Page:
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Initial phase of childcare needs research

The Yomiuri Shimbun

By Nao Yako/Yomiuri Shimbun Staff WriterThe Cabinet Office, the Health, Labor and Welfare Ministry, and the Education, Culture, Sports, Science and Technology Ministry urged local governments in December to carefully observe children who have recently been enrolled in childcare facilities, a request prompted by a rash of fatal accidents involving such children while they slept.

However, the government has yet to investigate the issue in detail. The truth of the situation must be swiftly ascertained, and the children’s guardians must also be informed.

Children under stress

Since 2016, these three government bodies have asked local governments to investigate serious childcare accidents resulting in death or loss of consciousness.

Five investigative reports have been compiled so far, with four of the cases involving deaths that occurred mostly during naps.

Two of the children died on their first day of enrollment, another on the ninth day, and another on the 19th day.

An expert council established by the three bodies to consider measures to prevent serious accidents at educational and childcare facilities has said, “Although the evidence is not clear, this seems to be a period when children are under a lot of stress, and childcare workers don’t thoroughly understand the circumstances of their development.”

The council urged the governments to inform that “close, attentive observation is especially important for children who have just been entrusted to a childcare facility.”

The three government bodies issued a notice on the matter to local governments and facilities on Dec. 18.

It is commendable that the national government issued this notice in response to local government reports.

However, its call to “observe children attentively” is vaguely worded and difficult to implement in actual childcare environments.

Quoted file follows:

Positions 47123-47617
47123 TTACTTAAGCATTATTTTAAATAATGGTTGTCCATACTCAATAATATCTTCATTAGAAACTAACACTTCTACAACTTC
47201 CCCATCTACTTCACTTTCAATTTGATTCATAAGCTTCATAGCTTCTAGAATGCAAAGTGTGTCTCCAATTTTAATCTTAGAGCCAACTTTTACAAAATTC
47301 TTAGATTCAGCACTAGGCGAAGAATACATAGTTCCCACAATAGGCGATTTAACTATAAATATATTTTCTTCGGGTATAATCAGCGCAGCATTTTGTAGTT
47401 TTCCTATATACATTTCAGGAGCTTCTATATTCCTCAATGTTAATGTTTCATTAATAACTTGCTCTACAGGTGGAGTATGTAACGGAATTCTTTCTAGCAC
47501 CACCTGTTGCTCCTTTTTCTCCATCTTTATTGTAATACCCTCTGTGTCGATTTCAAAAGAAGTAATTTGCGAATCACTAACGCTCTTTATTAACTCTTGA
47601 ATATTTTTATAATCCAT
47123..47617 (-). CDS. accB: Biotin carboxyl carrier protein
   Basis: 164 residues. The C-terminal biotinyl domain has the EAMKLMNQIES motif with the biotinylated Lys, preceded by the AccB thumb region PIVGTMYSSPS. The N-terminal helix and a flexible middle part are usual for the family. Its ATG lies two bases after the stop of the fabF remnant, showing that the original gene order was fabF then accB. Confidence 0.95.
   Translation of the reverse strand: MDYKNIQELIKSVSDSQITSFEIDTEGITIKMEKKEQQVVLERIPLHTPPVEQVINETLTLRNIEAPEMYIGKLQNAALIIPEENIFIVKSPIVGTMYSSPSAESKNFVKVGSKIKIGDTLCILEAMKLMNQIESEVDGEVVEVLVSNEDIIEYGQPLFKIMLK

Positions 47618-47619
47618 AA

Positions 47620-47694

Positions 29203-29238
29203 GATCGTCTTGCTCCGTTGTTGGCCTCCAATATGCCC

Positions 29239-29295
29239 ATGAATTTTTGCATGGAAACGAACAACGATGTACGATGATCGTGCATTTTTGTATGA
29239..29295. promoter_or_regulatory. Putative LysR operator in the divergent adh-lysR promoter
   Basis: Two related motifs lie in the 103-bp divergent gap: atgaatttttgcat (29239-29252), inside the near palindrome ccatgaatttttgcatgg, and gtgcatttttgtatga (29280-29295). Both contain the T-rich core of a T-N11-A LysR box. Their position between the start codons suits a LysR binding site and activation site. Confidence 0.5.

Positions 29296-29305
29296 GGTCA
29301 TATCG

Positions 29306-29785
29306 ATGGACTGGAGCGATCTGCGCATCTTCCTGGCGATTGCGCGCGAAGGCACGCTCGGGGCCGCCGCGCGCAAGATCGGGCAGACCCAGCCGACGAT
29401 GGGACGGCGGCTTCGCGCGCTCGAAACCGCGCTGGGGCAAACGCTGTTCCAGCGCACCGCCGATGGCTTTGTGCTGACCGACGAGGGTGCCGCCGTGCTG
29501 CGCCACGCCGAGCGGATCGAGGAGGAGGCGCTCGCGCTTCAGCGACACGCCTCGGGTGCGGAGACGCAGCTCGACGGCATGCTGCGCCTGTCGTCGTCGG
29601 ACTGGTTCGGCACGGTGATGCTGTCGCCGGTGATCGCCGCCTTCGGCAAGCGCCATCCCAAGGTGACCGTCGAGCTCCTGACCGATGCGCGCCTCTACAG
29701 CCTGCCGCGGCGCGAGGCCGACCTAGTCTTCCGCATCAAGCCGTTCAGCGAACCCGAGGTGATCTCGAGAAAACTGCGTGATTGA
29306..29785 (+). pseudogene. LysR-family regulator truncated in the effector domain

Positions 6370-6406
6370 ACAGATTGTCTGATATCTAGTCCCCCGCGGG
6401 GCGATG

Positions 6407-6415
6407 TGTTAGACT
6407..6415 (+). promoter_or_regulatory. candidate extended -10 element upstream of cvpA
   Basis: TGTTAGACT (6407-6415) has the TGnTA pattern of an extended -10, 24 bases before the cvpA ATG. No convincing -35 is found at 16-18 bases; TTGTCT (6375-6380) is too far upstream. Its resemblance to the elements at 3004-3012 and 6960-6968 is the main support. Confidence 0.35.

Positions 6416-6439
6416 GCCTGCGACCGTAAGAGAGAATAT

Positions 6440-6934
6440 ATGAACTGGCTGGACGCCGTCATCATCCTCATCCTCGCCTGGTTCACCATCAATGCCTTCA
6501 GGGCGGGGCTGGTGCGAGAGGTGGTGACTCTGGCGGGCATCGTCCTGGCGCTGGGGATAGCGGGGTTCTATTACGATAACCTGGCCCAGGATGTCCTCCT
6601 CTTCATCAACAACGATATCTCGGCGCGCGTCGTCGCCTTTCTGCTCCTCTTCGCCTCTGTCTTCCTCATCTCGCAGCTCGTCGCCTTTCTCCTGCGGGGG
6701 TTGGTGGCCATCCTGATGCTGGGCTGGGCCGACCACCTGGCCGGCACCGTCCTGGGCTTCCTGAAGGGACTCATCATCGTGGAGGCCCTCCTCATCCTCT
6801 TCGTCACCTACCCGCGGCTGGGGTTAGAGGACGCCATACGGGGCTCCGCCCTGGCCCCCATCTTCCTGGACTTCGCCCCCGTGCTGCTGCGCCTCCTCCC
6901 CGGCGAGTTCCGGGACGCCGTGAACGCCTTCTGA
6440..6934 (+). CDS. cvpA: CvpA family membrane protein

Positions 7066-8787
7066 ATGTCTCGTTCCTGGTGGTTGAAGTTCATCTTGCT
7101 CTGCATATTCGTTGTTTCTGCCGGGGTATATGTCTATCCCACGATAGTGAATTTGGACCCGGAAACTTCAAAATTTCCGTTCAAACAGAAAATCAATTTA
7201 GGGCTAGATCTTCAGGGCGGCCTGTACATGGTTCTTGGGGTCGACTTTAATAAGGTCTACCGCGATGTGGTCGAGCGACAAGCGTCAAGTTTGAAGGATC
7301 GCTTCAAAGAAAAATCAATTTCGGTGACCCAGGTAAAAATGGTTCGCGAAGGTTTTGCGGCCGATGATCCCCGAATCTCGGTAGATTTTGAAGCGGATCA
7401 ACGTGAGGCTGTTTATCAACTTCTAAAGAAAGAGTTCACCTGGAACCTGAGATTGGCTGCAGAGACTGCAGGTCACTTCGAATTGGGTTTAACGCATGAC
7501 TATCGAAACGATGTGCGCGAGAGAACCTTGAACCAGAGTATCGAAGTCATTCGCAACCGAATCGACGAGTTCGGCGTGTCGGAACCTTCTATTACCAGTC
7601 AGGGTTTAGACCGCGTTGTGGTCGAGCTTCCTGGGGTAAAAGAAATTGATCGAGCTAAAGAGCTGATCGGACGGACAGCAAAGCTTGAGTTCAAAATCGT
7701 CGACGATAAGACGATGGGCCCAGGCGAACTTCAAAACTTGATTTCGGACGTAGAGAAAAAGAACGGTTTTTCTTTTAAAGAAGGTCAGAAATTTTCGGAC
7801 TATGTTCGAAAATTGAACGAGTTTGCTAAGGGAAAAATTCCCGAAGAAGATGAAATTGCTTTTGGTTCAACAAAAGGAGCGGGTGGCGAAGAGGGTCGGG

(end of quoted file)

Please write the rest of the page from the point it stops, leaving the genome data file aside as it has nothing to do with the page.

Although the health ministry has received reports of serious childcare accidents from local governments, it has yet to investigate incidents involving recently enrolled children.

A health ministry official said: “We haven’t seen it as a problem. We haven’t decided whether we will investigate.” A factual investigation conducted by the national government is crucial to planning appropriate preventive measures.

Gradual entry

Toshimasa Obonai, head of the pediatric department at the Tama-Hokubu Medical Center in Tokyo, and his colleagues investigated sudden deaths that occurred during sleep at childcare facilities from 2008 to 2012, and published their results last summer.

According to the results, 22 of 43 children died within 30 days of being enrolled at a facility. Six died on the first day, three on the second day, and another four within the first week.

Around 50 percent were less than 1 year old, and 40 percent were 1-2 years old.

Obonai said: “A drastic change in environment is thought to increase the risk of sudden death. Children’s inability to adapt to a new environment soon after being enrolled in childcare is probably one factor that leads to such deaths.”

Childcare workers say that caring for children in the first one to two months of their enrollment is difficult.

Many children aged 0-2 in particular constantly cry or refuse to eat.

To reduce children’s stress, some facilities practice “gradual entry.” The children initially spend a short amount of time at the facility, with the length of their stay gradually increased. This is often done over a one- to three-week period.

According to Konan University Prof. Masako Maeda, the chairwoman of the expert council, many facilities practiced gradual entry 20-30 years ago.

However, Maeda says a rising number of facilities ended the practice because parents said it was burdensome to pick up their children early.

There are different practices among local governments. Childcare facilities in Fujisawa, Kanagawa Prefecture, in principle gradually enter all children with prior consent from their guardians.

But in Shinagawa Ward, Tokyo, long childcare hours from the start are standard.

Maeda said: “It is thought that gradual entry can reduce the initial stress of daycare. However, we also have to be considerate of parents who can’t get time off work. We need to spread awareness of the importance of an initial enrollment period among parents and businesses.”

Demand for childcare continues to rise. Further research and discussion is needed on the initial phases of childcare enrollment to ensure the safety of children.

(From The Yomiuri Shimbun, Dec. 27, 2017)Speech

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